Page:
On forming the Orchestra of the 18th Century, Frans Bruggen explained:
"I founded my own orchestra,
the Orchestra of the 18th Century, because orchestras of this type didn’t
exist [in 1981]. I wanted a performing orchestra to tour with…We all
know each other in our world so our orchestra consists of the best specialists
drawn from 19 countries. It’s a project orchestra. It exists only for
two or three periods each year but always with the same people. They
fly into Amsterdam or London, or any central place and after a week’s
rehearsal we go on tour."
Throughout the evenings immaculate
playing this ‘project orchestra’ produced a unique sound: refined, delicately
translucent textures, but with a great depth and richness not usually
associated with ‘period’ playing, where the reduced string section,
for instance, can often sound etiolated and wiry, and the period brass
sound merely tinny. While this was a reduced orchestra (with just three
double basses) it had as much weight and body as a full-scale ‘modern’
Bruggen seems to be one those
rare conductors who can negotiate (and overcome) the Barbican Hall’s
notoriously reverberant and stifled acoustics. Throughout, the conductor
mastered the marriage between space and sound, with the orchestral balance
being perfectly judged, with none of the congestion or blurring which
seem to be the rule at this venue.
While this seemed initially yet
another ‘classical pops programme’ the results were far from routine
or predictable: the reading of both scores was revelatory, making these
very familiar favourites feel like premieres.
Unexpectedly for this ‘classical’
conductor, the first movement of Schubert’s Eight’ Symphony was
taken very slowly, with the conductor adopting tempi reminiscent of
Karl Bohm’s turgid, romantic reading of the ‘Unfinished’, but in a classical
period style; a contradiction in terms in music!
In the second movement, Bruggen
got the tempi perfectly, making the music flow organically. Throughout
his beautifully prepared reading it was the incisive and crisp playing
of the timpanist, using hard sticks, that gave this deeply moving performance
a cutting edge. The use of hard sticks, essential for this tragic, brooding
symphony, revealed the importance of the timpani part, so often obscured
by the customary modern use of soft sticks.
Bruggen’s performance of Beethoven’s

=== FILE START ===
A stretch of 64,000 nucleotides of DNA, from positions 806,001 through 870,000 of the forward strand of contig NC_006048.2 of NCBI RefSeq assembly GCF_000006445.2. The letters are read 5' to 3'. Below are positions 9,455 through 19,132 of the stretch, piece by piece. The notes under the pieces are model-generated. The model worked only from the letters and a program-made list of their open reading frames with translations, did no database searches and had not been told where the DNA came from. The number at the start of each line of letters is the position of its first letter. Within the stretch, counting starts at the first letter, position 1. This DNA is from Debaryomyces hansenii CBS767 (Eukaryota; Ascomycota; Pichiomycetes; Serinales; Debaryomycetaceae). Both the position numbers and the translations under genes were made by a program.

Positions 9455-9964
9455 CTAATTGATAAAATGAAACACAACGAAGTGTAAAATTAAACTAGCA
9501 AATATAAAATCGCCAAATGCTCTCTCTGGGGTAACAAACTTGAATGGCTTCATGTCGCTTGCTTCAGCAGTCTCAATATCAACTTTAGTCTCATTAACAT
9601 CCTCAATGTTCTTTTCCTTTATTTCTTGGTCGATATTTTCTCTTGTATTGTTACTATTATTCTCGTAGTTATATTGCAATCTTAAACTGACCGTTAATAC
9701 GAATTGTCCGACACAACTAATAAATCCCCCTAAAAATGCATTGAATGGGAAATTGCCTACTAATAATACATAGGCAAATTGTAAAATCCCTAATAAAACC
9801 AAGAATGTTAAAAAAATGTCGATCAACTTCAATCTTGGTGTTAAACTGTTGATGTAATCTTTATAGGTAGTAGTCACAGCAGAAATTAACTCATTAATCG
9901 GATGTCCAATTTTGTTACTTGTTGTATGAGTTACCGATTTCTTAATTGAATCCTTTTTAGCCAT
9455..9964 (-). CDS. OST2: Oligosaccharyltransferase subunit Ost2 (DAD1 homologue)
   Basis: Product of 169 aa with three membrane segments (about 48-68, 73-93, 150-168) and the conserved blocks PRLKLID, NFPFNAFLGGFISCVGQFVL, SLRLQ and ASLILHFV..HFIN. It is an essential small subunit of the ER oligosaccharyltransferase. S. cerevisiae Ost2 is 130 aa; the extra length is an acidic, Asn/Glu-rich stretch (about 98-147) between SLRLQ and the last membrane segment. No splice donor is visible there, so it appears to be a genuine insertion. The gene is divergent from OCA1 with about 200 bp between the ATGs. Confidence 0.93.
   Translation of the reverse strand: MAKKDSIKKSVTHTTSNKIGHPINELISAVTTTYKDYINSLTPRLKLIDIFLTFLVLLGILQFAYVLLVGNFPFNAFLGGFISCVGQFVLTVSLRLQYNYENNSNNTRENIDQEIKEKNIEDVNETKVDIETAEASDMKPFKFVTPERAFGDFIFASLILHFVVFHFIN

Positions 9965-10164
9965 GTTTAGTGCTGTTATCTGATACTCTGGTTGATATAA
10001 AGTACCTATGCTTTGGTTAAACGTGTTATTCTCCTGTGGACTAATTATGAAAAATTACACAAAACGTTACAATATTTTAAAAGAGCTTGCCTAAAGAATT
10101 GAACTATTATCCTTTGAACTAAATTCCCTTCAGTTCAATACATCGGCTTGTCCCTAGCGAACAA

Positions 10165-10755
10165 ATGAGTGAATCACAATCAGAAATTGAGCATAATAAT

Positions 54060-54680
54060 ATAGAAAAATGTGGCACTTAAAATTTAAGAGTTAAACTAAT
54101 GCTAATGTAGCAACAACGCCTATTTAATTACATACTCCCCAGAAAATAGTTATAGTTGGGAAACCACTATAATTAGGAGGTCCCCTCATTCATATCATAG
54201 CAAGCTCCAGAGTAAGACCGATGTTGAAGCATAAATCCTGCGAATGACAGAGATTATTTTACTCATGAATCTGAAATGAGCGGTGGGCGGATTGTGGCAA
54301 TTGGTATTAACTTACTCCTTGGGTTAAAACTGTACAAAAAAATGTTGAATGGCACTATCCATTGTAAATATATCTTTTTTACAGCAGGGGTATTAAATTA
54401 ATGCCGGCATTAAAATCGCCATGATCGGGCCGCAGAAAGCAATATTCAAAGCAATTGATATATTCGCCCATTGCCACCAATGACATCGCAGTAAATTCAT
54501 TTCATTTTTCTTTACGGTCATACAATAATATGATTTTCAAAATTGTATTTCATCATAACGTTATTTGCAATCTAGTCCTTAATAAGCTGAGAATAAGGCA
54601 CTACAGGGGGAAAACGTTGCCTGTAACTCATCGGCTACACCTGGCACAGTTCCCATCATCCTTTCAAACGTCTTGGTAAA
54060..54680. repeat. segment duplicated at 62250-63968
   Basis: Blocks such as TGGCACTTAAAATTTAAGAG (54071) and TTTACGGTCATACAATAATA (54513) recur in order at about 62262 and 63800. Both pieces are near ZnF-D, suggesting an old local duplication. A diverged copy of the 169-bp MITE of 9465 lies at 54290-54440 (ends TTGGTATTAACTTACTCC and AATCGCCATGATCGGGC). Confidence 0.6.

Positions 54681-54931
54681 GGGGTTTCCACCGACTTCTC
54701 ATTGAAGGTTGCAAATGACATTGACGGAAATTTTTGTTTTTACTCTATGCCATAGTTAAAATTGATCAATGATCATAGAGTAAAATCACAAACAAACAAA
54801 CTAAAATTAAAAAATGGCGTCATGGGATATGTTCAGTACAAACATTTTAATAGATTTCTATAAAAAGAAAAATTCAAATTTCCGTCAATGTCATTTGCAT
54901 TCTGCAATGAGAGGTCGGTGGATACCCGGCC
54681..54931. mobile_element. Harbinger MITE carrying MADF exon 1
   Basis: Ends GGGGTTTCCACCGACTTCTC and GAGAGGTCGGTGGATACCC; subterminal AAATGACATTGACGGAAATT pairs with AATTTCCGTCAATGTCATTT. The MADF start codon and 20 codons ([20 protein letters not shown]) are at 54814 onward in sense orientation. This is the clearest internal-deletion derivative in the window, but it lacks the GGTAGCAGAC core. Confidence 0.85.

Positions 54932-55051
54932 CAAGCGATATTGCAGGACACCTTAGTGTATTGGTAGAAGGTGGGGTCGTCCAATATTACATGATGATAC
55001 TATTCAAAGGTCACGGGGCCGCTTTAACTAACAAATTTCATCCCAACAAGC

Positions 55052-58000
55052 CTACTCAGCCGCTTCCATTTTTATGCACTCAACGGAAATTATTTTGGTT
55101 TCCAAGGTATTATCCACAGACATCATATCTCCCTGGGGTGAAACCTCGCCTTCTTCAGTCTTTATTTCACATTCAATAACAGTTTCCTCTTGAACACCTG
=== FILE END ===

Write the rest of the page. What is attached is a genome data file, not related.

Third Symphony ‘Eroica’ was a carefully thought out performance, with
structure, dynamics and orchestral balance having total unity. The first
movement - Allegro con brio - taken with the exposition repeat,
had a lucidity and lean economy verging on the skeletal: this was Beethoven
stripped bare of rhetorical excess with the structure of the music shining
through. Again, the use of hard sticks gave this movement greater intensity
and bite, particularly in the tight, assertive closing bars.
The Marcia funebre:
Adagio assai was taken at a brisk pace but in the context of Bruggen’s
‘period’ performance it did not feel rushed, and the drama and tension
were well sustained. With the short Scherzo, the woodwind were
perfectly balanced, with all the intricate detail coming through, while
the horns barked beautifully.
Bruggen launched straight into
the Finale: Allegro molto making the music sing with the angular
dance rhythms accentuated amidst the swirling woodwind and strings.
The closing passage for sustained strings and flute was very subdued
and measured which created even greater suspense and tension before
the orchestra launched into the closing bars, which exploded with penetrating
brass and timpani.
‘Period instrument’ orchestras
can be a bit of a lottery – one can never be sure that the music will
not sound merely anachronistically ‘quaint’. This doubt was quickly
put to flight by Bruggen’s total mastery of his orchestral resources,
and his highly intelligent reading of the works. What made his ‘period’
approach so refreshing was the incredible orchestral detail which came
through in both works, revealing innovatory, even revolutionary, elements
and textural beauties often submerged by today’s standardised, streamlined
treatment of Schubert and Beethoven.